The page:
Directory priority has a role only when files with the same name exist: in those cases, only the file contained in the directory with the higher priority is parsed.
If a boolean or scalar parameter is defined in more than one configuration file, it will assume the value defined in the last file that is parsed; if the values are sequences, instead, they are concatenated.
Users are supposed to place their configurations inside the
directory; by default the only file present on a fresh installed Ubuntu 20.04
/etc/netplan/01-network-manager-all.yaml. In the next section we will
see the instructions it contains, and what is their meaning.
The /etc/netplan/01-network-manage-all.yaml file
The only configuration file existing
/etc/netplan/ directory on a fresh installed
Ubuntu 20.04 system is
01-network-manage-all.yaml. Let’s take a look at its
# Let NetworkManager manage all devices on this system network: version: 2 renderer: NetworkManager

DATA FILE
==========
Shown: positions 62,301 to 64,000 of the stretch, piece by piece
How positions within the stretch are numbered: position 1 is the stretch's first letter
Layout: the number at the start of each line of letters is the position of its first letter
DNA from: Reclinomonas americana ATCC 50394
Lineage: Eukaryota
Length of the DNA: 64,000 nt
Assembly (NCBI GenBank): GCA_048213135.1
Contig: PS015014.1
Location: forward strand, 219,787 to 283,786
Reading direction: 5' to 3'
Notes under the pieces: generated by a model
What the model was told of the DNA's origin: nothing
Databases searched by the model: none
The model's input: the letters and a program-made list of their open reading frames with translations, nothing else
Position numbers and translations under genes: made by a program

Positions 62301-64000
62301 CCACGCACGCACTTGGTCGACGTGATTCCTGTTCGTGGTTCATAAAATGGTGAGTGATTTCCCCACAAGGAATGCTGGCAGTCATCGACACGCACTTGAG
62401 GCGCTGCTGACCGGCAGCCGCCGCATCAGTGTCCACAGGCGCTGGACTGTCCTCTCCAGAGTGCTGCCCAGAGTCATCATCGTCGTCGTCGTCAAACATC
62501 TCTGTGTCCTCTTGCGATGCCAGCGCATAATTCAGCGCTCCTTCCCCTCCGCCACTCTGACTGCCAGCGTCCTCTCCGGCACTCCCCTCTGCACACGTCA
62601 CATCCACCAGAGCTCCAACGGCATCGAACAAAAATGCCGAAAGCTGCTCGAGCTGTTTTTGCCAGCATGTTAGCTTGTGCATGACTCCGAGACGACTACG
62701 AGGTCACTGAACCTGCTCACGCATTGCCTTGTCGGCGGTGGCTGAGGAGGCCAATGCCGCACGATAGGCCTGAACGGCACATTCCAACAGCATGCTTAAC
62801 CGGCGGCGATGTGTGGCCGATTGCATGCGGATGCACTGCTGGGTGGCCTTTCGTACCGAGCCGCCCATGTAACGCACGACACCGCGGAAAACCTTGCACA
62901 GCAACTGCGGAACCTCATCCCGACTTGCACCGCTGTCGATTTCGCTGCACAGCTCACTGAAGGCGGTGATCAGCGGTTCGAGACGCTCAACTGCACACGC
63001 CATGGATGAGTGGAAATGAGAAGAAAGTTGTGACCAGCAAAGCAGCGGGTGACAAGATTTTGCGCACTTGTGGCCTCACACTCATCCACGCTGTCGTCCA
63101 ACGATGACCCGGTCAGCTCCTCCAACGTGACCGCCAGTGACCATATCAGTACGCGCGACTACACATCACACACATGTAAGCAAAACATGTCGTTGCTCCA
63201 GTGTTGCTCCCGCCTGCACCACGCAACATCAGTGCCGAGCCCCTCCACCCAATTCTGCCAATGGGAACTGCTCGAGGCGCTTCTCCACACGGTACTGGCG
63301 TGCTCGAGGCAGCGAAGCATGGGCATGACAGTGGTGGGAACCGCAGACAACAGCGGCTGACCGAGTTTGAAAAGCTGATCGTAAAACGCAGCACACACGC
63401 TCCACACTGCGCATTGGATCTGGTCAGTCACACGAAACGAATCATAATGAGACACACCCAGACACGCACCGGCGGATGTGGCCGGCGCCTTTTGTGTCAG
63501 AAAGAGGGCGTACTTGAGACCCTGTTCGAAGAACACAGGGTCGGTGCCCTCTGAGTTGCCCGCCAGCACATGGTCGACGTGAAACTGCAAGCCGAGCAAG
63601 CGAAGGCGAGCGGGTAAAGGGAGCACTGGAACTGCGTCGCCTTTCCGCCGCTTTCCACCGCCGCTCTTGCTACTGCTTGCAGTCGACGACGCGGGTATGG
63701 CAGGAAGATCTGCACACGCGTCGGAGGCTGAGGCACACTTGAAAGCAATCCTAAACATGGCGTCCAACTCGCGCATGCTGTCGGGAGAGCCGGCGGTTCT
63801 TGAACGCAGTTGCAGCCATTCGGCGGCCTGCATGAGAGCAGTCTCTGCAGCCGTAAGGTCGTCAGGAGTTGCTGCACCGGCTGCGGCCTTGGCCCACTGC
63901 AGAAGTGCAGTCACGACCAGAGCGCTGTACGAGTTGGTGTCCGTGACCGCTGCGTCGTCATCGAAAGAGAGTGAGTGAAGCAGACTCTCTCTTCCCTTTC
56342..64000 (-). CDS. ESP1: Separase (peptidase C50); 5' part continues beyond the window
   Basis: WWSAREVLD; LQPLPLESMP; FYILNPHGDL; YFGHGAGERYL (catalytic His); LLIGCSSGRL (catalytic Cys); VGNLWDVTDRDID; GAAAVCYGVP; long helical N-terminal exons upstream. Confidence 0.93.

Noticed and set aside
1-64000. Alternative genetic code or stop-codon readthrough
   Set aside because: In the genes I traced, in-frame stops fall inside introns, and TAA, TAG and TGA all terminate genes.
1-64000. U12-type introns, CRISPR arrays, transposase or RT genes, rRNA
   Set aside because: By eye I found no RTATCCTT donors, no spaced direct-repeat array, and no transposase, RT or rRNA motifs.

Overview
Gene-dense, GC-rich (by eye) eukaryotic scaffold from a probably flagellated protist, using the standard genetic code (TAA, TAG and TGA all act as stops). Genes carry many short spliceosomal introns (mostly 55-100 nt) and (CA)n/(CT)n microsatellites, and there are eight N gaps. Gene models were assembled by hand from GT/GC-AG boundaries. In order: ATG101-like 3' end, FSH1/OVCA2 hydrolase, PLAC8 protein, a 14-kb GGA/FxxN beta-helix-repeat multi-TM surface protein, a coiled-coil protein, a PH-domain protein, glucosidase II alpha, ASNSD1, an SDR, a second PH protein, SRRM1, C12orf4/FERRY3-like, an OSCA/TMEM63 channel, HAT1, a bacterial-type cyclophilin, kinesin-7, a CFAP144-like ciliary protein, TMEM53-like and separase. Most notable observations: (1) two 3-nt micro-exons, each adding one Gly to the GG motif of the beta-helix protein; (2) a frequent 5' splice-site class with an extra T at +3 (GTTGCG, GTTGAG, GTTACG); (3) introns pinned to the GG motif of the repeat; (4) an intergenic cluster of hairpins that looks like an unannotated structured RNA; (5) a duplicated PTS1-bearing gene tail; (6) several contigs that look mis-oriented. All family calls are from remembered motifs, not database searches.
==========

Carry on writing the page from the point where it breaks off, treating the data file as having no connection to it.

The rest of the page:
As suggested by the comment in the file, the configuration is meant to
set all the network interfaces on the system to be managed by the
renderer. We can observe that directives are indented inside the main node,
network. Since we are dealing with yaml files, the indentation is crucial.
Another two keywords we can find in the file are
former specifies the syntax version in use, the latter the system backend
(networkd vs NetworkManager).
In the next section of this tutorial we will create a slightly more complex configuration example, and we will use it to assign a static IPv4 address to a network interface.
A Configuration example - setting a static IPv4 address
The configuration file we saw above is quite basic; let’s try something a little bit more complex and see how can we configure a static IPv4 address using Netplan.
The first thing we must to do is to create a new configuration file, to be parsed